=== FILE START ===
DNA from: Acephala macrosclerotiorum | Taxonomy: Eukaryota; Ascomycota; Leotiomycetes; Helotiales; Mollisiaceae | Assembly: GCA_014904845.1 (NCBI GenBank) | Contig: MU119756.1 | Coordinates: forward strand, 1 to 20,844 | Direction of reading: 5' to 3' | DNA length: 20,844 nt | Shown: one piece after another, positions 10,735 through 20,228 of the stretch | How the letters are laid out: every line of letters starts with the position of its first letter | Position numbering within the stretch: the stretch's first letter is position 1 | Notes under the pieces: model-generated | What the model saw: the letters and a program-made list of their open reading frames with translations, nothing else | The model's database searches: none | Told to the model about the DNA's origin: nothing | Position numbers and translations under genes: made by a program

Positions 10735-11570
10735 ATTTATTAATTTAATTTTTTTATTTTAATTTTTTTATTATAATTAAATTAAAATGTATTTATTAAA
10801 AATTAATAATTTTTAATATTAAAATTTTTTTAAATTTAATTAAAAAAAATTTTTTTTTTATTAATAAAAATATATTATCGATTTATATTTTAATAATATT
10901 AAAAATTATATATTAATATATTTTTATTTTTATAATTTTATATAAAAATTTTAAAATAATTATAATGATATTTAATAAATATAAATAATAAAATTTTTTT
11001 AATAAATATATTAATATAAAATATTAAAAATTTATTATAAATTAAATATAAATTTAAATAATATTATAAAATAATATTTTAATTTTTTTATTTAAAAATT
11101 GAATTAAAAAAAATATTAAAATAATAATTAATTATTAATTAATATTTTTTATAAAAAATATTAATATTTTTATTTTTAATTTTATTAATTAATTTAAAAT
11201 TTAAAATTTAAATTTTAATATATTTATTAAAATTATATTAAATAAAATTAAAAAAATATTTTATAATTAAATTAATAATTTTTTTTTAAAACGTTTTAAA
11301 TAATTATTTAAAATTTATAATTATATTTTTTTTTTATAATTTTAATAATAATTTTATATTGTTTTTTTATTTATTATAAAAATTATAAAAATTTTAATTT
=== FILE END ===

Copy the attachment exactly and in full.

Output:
DNA from: Acephala macrosclerotiorum | Taxonomy: Eukaryota; Ascomycota; Leotiomycetes; Helotiales; Mollisiaceae | Assembly: GCA_014904845.1 (NCBI GenBank) | Contig: MU119756.1 | Coordinates: forward strand, 1 to 20,844 | Direction of reading: 5' to 3' | DNA length: 20,844 nt | Shown: one piece after another, positions 10,735 through 20,228 of the stretch | How the letters are laid out: every line of letters starts with the position of its first letter | Position numbering within the stretch: the stretch's first letter is position 1 | Notes under the pieces: model-generated | What the model saw: the letters and a program-made list of their open reading frames with translations, nothing else | The model's database searches: none | Told to the model about the DNA's origin: nothing | Position numbers and translations under genes: made by a program

Positions 10735-11570
10735 ATTTATTAATTTAATTTTTTTATTTTAATTTTTTTATTATAATTAAATTAAAATGTATTTATTAAA
10801 AATTAATAATTTTTAATATTAAAATTTTTTTAAATTTAATTAAAAAAAATTTTTTTTTTATTAATAAAAATATATTATCGATTTATATTTTAATAATATT
10901 AAAAATTATATATTAATATATTTTTATTTTTATAATTTTATATAAAAATTTTAAAATAATTATAATGATATTTAATAAATATAAATAATAAAATTTTTTT
11001 AATAAATATATTAATATAAAATATTAAAAATTTATTATAAATTAAATATAAATTTAAATAATATTATAAAATAATATTTTAATTTTTTTATTTAAAAATT
11101 GAATTAAAAAAAATATTAAAATAATAATTAATTATTAATTAATATTTTTTATAAAAAATATTAATATTTTTATTTTTAATTTTATTAATTAATTTAAAAT
11201 TTAAAATTTAAATTTTAATATATTTATTAAAATTATATTAAATAAAATTAAAAAAATATTTTATAATTAAATTAATAATTTTTTTTTAAAACGTTTTAAA
11301 TAATTATTTAAAATTTATAATTATATTTTTTTTTTATAATTTTAATAATAATTTTATATTGTTTTTTTATTTATTATAAAAATTATAAAAATTTTAATTT